Headline News

Council reviewing antenna bylaw

February 23, 2017

By Sarah Sobanski

Hastings Highlands has created a committee to review its antenna system siting bylaw. After investigating a large investment program by the federal government to install Internet infrastructure in rural communities, Councillor Alex Walder moved that the committee be struck.

“There was a new update for the Industry Canada protocol, [I] was wanting to have our bylaw actually updated from Industry Canada. It was all generated because I was informed that there may be more towers coming [through the program],” said Walder.

He suggested the committee review Industry Canada policy that gives power to the municipality for its placement of cell towers – used for Internet access – and ensure that its bylaws are parallel with government standards.

“[Mike Bossio] alerted me that even though Hastings Highlands has upwards to 11, I think it’s 11 communications towers, there may be a need for more,” Walder said at council.

His motion reads that the bylaw is an essential tool for the municipality, granted by Industry Canada, to retain an important level of local control for the placement, location, function and when eventually obsolete and out of use, the timely dismantling of these structure. The $500 million government program called Connect to Innovate aims to bring  broadband Internet access to 300 rural communities across Canada.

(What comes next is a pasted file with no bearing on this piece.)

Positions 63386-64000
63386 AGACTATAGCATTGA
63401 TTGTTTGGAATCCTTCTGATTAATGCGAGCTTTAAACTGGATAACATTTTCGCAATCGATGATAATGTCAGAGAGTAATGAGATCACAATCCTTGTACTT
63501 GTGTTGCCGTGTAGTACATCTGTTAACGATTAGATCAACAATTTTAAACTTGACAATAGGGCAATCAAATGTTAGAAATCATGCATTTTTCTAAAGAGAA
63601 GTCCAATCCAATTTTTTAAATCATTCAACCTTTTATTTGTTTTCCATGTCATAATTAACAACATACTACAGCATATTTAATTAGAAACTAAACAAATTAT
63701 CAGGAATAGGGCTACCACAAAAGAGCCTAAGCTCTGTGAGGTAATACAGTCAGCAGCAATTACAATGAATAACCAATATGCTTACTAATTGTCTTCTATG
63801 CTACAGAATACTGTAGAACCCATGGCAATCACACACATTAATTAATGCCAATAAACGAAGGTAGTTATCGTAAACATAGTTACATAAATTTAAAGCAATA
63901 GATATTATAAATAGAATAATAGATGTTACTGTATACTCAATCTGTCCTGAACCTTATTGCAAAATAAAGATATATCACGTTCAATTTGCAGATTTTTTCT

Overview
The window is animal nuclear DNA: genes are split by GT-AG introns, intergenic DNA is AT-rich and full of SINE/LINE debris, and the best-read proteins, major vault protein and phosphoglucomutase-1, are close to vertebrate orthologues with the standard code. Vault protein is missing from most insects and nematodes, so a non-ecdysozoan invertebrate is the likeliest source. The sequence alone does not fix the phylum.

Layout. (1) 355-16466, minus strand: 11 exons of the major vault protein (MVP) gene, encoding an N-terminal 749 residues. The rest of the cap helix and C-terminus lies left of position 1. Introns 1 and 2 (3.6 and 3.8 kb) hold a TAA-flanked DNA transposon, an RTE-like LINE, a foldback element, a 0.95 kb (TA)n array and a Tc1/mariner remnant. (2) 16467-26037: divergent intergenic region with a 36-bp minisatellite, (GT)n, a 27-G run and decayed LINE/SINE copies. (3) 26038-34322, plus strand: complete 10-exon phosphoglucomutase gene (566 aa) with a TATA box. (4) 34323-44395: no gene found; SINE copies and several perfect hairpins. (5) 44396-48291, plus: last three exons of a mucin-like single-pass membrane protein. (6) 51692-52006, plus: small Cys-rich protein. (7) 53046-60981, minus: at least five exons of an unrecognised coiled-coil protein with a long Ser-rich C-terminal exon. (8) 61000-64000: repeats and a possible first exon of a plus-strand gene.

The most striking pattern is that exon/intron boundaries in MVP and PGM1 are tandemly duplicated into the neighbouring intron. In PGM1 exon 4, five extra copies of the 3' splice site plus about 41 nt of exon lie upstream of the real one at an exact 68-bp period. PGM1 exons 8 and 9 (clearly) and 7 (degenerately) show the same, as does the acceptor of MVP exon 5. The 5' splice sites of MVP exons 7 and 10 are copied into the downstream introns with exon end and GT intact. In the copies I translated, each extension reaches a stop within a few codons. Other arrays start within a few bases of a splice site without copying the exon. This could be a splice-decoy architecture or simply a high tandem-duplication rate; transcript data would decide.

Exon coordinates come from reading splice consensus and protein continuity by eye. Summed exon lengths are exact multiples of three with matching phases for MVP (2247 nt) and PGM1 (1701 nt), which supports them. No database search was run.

“Currently, we have communications towers for cellphones. We have satellite service that would cover anywhere in the municipality and we also have a local provider that provides fairly limited coverage if you can get that coverage it’s an excellent deal,” said Walder. “These towers that may come will address the areas that do not have mobile-broadband. In other words, if you’re travelling in your car and you have a smartphone you can access the Internet on a mobile. That’s a facility that we don’t have, and it’s an important one I’ve gathered. When I looked at the map that shows area that do not have the mobile broadband, it’s quite a large section of our municipality.”

The committee will present its findings at council’s next meeting Feb. 22. Walder wanted the bylaw reviewed before the deadline to apply for Connect to Innovate March 13.



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